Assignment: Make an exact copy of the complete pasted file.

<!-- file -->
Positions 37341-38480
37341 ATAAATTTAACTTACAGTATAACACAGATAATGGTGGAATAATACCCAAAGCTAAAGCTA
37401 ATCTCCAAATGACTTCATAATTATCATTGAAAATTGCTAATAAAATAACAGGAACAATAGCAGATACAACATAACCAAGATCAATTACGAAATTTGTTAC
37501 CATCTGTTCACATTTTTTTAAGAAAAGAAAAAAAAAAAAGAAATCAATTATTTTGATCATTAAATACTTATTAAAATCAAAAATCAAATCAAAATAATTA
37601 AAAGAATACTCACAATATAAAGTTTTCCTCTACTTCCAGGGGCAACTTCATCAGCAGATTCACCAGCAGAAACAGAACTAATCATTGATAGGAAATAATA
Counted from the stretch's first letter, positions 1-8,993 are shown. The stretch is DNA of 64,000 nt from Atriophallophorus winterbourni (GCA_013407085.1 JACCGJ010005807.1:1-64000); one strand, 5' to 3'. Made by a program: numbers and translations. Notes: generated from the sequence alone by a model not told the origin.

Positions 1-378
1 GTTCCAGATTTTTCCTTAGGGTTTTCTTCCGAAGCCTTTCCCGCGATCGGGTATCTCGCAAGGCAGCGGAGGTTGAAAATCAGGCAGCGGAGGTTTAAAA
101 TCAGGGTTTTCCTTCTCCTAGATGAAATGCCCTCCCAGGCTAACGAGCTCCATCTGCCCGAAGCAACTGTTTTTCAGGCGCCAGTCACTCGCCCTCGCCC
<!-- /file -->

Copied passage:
Positions 37341-38480
37341 ATAAATTTAACTTACAGTATAACACAGATAATGGTGGAATAATACCCAAAGCTAAAGCTA
37401 ATCTCCAAATGACTTCATAATTATCATTGAAAATTGCTAATAAAATAACAGGAACAATAGCAGATACAACATAACCAAGATCAATTACGAAATTTGTTAC
37501 CATCTGTTCACATTTTTTTAAGAAAAGAAAAAAAAAAAAGAAATCAATTATTTTGATCATTAAATACTTATTAAAATCAAAAATCAAATCAAAATAATTA
37601 AAAGAATACTCACAATATAAAGTTTTCCTCTACTTCCAGGGGCAACTTCATCAGCAGATTCACCAGCAGAAACAGAACTAATCATTGATAGGAAATAATA
Counted from the stretch's first letter, positions 1-8,993 are shown. The stretch is DNA of 64,000 nt from Atriophallophorus winterbourni (GCA_013407085.1 JACCGJ010005807.1:1-64000); one strand, 5' to 3'. Made by a program: numbers and translations. Notes: generated from the sequence alone by a model not told the origin.

Positions 1-378
1 GTTCCAGATTTTTCCTTAGGGTTTTCTTCCGAAGCCTTTCCCGCGATCGGGTATCTCGCAAGGCAGCGGAGGTTGAAAATCAGGCAGCGGAGGTTTAAAA
101 TCAGGGTTTTCCTTCTCCTAGATGAAATGCCCTCCCAGGCTAACGAGCTCCATCTGCCCGAAGCAACTGTTTTTCAGGCGCCAGTCACTCGCCCTCGCCC